Store where persons can obtain either at a
ny hour during the day.
no" 27-tf BENJ. FRICK.
PERSONS wanting Spring-tooth Horse
Rakes can be suppliedwith a first-class
article by calling on the subscriber. He
continues to repair all kinds of machinery
at bhort nbticeand upon reasonable terms.
The Metcalf excelsior Post Boring and
Wood Sawing EcMhines always on hand.
JOHN L. METCALF,
Feb 27-* Quincy, Pa.
W. V. -LIPPINCOTT & CO,
WHOLESALE DEALERS IN
Hats, Caps, Furs and Straw Goods,
•No. 531 Market Street, Philadelphia, Pa.
BARBERING ! BARBERING I
Ft' HE subscriber having rec.. ntiv re-paint
ed and papered and added new furni
ture to his shop, announces to his custom
ers and the public that he will leave noth
ing undone to give satisfaction and make
comfortable all who may be pleased to fa
vor him with their patronage. Shaving,
Schampooninz Hair-cutting, etc. promptly
attended to. A long experience in the bar
bering business enables him to promise sat
isfaction in all cases. W. A. PRICE.
MITE subecriberlaving leased this
known HAel property, announces to
the public that he has refurnished, re-pain
ted and papered it, and•is now amply pre
pared to accommodate The traveling public
and others who may be pleased to favor
him with their patronage. An attentive
li.outler will at all times be in attendance.
May 23-tf SAM'L P. STONER.
ERNEST'S TWILIGHT TALE
"Mamma, how did baby
Find the right way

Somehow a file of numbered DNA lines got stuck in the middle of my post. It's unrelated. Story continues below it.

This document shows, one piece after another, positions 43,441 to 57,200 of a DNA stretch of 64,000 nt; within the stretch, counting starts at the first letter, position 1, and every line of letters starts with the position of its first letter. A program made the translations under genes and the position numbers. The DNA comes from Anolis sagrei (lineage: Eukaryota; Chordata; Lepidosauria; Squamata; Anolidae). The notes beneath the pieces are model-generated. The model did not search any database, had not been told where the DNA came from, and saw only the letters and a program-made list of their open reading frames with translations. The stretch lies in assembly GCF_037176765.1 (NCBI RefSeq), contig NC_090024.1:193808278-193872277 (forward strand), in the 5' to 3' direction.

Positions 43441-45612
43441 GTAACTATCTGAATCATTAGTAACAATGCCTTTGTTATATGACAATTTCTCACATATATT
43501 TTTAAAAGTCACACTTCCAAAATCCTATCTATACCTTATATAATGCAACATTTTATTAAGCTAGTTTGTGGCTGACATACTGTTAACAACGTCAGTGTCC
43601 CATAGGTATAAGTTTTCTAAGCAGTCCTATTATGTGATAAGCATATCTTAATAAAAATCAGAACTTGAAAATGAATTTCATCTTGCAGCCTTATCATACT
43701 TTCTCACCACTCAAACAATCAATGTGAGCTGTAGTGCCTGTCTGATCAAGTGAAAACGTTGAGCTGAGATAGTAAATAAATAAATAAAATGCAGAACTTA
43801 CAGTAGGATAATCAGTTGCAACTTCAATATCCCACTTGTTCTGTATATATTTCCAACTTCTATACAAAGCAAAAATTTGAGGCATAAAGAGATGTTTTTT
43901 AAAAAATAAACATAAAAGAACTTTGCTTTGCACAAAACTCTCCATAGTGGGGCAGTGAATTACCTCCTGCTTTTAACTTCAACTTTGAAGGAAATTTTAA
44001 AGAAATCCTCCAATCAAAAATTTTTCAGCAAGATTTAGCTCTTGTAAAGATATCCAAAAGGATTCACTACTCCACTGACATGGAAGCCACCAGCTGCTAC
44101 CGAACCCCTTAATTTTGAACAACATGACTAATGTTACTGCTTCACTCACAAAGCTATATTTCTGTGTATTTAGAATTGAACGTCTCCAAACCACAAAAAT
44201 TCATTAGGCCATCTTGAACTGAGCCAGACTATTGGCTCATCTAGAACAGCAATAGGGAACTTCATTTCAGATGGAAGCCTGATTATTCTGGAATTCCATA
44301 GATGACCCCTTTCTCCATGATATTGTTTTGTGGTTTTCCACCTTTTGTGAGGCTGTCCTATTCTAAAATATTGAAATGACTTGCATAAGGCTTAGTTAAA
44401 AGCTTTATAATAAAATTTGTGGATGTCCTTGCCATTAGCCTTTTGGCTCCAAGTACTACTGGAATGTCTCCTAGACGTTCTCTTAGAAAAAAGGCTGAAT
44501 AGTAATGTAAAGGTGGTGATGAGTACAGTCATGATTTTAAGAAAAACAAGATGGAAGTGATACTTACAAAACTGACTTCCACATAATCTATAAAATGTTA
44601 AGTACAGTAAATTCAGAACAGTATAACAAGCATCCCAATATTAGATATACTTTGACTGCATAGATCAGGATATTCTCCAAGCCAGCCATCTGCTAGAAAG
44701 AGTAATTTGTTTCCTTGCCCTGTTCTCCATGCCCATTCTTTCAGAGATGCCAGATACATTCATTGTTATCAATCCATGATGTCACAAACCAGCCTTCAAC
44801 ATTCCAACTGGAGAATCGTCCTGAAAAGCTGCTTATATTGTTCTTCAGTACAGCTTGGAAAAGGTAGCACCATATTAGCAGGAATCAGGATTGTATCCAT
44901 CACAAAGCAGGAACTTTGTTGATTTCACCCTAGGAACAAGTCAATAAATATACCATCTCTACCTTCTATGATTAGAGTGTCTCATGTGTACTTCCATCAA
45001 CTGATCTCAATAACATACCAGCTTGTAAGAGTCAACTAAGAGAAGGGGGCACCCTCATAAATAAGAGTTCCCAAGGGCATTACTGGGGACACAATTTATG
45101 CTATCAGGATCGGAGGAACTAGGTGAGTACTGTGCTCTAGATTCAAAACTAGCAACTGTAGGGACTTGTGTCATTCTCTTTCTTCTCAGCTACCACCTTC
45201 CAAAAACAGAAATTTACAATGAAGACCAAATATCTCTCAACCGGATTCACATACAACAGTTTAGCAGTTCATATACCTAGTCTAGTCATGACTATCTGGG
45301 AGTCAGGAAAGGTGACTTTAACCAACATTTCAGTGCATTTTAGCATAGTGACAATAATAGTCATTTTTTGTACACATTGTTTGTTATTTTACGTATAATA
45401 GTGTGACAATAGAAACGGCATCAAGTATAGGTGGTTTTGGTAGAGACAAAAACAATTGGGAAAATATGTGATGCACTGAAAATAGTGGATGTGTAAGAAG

From the angel's home
That summer day ?"
Said little Ernie
As he nestled close
Down by my side.
"Did God send her soul
On a silver cloud ;
Did he call to you -
So very loud,
"Here's a baby dear
For you to love,
Coming down from heaven
Like . a gentle dove?"
"I think an angel
Came just before,
To show the baby
_ Our papa's door,
0, say, mamma dear,
Did you hear her sing,
And then let our,
Dear little baby in ?"
"And did she have wing* .
When she came that day
That you've taken off
And put away
Did the angel tell you
To lay them uy
Till God should call her
Again on high?"
"If I hear Him call her
I'll quickly say,
Dear Heavenly Father,
0, please let her stay !
You've babies enough
In your heaven above c
, And we've only ono
Little sister to:love !"
FIGURES WON'T LIE.
"To-morrow is the twenty-fourth, isn't
"The twenty-fourth," answered the
young wife sadly.
James Carroll knocked the ashes from
his cigar, held it carefully between the
thumb and fore-finger of his left hand and
looked thoughtfully into the fire.
• Mary's tired fingers showed no signs of
weariness, but. turned the hem of a sheet